Do You Know About The "Missed Approach" Procedure?
When your plane is about to land, something completely safe could frighten you.
Posted Nov 15, 2017
Everyone who flies needs to know about this. It's a standard procedure, but since it isn't used often, if you don't know about it, it could really frighten you. A client emailed about her first "missed approach" experience frightened her.
I bought and did your course three months ago and talked to you on the phone from New Zealand. I had five flights ahead of me including long haul and a very small mountain plane flight. Happy to say that the first two flights were incredible...my best yet. I think due to the course and exercises.
Flight 3 was unplanned small mountain plane....so small that you had to crouch down to walk up the aisle with one seat each side and propellers ....in Nepal. I didn't cope very well. But made it.....was only 25 mins.
The next day was back on bigger plane 777-300 and I felt heaps better. ....BUT the flight was smooth until we are just about to land two minutes from touchdown at Kuala Lumpur .....then suddenly the plane fires up......and pulls up and starts climbing (taking off again FAST)... And NOTHING from the captain.... no communication. even my fearless husband freaking! Then it seemed we were circling and a WHOLE 10 mins later they finally tell us an issue with the airport but now cleared to land and all was good. was a scary 10 mins on a Malaysian airlines planes doing random things! I have to take my last flight home in seven days on the same airline - long haul 10 hrs and I am extremely anxious and v tempted to find a way home overland.
What can I do - please help!
Here's my response:
This info is in the SOAR Fear of Flying Course, but not everyone remembers it. You need to, because - though it is rare - if it happens, you need to know what is going on.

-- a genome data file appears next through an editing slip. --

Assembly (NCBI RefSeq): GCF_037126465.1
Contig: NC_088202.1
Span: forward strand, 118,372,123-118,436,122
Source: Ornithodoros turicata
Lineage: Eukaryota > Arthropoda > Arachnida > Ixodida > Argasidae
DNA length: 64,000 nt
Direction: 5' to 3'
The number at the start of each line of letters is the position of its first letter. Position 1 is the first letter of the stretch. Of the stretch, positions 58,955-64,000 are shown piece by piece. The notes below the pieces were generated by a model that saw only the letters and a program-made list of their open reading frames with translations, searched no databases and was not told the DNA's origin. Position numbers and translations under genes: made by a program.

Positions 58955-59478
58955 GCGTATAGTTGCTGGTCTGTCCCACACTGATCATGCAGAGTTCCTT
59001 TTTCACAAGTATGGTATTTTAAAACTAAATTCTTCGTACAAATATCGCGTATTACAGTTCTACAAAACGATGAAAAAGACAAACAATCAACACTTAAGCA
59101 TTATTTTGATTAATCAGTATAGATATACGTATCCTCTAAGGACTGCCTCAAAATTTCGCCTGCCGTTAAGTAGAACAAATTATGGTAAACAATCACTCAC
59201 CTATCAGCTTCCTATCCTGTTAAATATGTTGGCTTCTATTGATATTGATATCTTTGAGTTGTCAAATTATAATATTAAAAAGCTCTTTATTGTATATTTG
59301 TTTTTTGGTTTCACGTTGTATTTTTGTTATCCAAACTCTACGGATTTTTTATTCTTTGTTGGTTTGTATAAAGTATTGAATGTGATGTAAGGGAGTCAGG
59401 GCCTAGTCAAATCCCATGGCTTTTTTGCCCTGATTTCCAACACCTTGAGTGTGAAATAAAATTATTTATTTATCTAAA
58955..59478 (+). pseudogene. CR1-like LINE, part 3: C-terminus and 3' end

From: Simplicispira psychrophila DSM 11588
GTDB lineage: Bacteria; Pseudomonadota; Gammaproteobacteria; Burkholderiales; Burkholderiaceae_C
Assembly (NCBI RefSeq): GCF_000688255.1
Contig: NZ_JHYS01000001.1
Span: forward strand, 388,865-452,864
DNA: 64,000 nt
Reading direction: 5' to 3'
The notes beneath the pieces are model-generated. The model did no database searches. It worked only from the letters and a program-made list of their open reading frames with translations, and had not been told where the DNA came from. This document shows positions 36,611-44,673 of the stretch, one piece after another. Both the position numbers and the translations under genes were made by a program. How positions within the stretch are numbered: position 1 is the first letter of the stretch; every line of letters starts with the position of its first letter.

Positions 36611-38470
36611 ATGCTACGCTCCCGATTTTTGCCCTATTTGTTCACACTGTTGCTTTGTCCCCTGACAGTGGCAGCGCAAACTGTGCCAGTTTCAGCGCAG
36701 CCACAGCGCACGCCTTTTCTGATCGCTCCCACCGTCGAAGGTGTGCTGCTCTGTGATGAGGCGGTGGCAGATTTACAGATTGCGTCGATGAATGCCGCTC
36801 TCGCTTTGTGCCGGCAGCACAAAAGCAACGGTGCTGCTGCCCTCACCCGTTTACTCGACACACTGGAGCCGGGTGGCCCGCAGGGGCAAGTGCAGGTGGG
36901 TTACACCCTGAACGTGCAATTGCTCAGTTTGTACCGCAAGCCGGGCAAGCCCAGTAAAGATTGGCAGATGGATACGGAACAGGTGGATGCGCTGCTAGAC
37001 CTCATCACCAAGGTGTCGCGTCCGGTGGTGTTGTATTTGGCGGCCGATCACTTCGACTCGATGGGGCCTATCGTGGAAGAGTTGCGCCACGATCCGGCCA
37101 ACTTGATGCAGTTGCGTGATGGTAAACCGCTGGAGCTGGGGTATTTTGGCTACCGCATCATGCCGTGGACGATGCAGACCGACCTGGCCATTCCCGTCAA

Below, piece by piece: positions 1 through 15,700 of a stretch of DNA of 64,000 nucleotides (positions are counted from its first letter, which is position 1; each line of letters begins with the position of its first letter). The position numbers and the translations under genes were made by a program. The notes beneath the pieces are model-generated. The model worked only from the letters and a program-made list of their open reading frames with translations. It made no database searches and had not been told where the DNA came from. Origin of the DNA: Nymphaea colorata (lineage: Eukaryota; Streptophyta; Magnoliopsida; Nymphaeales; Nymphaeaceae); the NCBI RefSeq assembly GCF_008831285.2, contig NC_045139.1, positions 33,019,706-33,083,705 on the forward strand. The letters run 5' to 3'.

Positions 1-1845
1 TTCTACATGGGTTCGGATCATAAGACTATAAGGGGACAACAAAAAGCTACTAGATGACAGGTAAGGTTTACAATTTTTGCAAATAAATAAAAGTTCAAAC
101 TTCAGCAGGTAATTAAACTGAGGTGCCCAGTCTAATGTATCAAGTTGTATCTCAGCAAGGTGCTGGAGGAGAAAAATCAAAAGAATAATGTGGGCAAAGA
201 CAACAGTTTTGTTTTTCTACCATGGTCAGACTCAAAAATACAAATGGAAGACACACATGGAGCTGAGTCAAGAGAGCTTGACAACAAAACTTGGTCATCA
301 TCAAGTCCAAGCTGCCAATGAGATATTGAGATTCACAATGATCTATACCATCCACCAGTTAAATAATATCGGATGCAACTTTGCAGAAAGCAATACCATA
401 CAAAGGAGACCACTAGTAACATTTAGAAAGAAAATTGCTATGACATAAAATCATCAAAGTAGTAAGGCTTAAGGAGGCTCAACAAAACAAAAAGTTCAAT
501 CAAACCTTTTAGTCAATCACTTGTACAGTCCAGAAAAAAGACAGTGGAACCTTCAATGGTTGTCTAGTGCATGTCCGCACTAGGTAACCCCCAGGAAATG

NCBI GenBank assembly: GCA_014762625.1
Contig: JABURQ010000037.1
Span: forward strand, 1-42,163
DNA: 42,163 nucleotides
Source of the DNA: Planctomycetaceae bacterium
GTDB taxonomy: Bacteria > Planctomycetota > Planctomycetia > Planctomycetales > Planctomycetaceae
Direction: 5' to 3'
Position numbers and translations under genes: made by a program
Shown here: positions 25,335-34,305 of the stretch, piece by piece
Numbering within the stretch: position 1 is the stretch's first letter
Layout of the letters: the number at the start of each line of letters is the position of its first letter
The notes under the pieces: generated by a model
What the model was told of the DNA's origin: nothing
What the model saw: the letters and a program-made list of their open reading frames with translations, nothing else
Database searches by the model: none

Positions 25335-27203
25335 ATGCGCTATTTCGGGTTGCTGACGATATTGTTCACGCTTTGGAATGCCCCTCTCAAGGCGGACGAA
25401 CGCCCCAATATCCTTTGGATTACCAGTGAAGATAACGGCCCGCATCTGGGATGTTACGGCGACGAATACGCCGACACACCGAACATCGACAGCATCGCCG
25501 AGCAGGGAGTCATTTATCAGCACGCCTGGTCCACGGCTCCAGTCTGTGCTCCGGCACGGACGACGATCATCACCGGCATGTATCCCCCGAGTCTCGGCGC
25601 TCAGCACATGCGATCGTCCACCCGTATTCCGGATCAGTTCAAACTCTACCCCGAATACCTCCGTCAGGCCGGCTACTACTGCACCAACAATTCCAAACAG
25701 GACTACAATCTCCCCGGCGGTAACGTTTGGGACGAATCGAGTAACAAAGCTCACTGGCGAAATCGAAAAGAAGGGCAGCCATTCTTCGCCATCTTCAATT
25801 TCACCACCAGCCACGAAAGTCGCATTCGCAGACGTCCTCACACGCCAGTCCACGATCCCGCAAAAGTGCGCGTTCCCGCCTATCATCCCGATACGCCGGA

When pilots approach the runway, before they touch the runway with the wheels, they must receive landing clearance from the control tower.
Typically, planes are spaced about five miles behind each other as they approach the runway. This spacing - USUALLY - allows enough time for the plane ahead to clear the runway by turning onto a taxiway. The exits are spaced about 1000 feet apart. Occasionally, as a plane, after landing, is slowing down, they are planning to exit at a certain point but as they approach it, they are still going too fast to make the 90 degree turn onto the exit.
This means that have to continue down another 1000 feet on the runway, and are not moving fast. This takes time, and the plane approaching the runway cannot be cleared to land. Thus, the plane does a "missed approach" maneuver which is the same as though they were approaching the runway in clouds and did not see the runway when reaching the altitude at which they must see the runway to land.
The missed approach maneuver is dramatic. Full power. Nose up steeply. This is so that, if this was in clouds, the plane quickly climbs above anything (ground, hill, tower) it could fly into. The pilots are not allowed to say anything to the passengers when this near to the ground, and have to announce "missed approach" to the tower, change radio frequency to the radar controller for the area around the airport, and fly around under radar direction (or, if there is no radar, under their own navigation) to get back around to do another approach.
From a pilots point of view, this is a completely normal procedure. It is a procedure used either in cloudy conditions, as mentioned, and in case the plane ahead of them can't get off the runway in time for them to land.
I appreciate that you were frightened by it. But now that you have experienced it, and now understand it is normal under certain conditions, you will know what is going on next time, even though the pilot cannot tell you what is going on. It certainly does not mean you should not fly. It certainly doesn't mean you should not fly this airline.
The fact that you were frightened and believed you were in danger does not mean you were in danger, regardless of what you or others thought. You need to now look back, and update the total experience in light of the information I am giving you.
To help deal with this emotionally, put the experience into the strengthening exercise, bit by bit. If doing it stresses you, imagine a cartoon character is experiencing the (standard) missed approach maneuver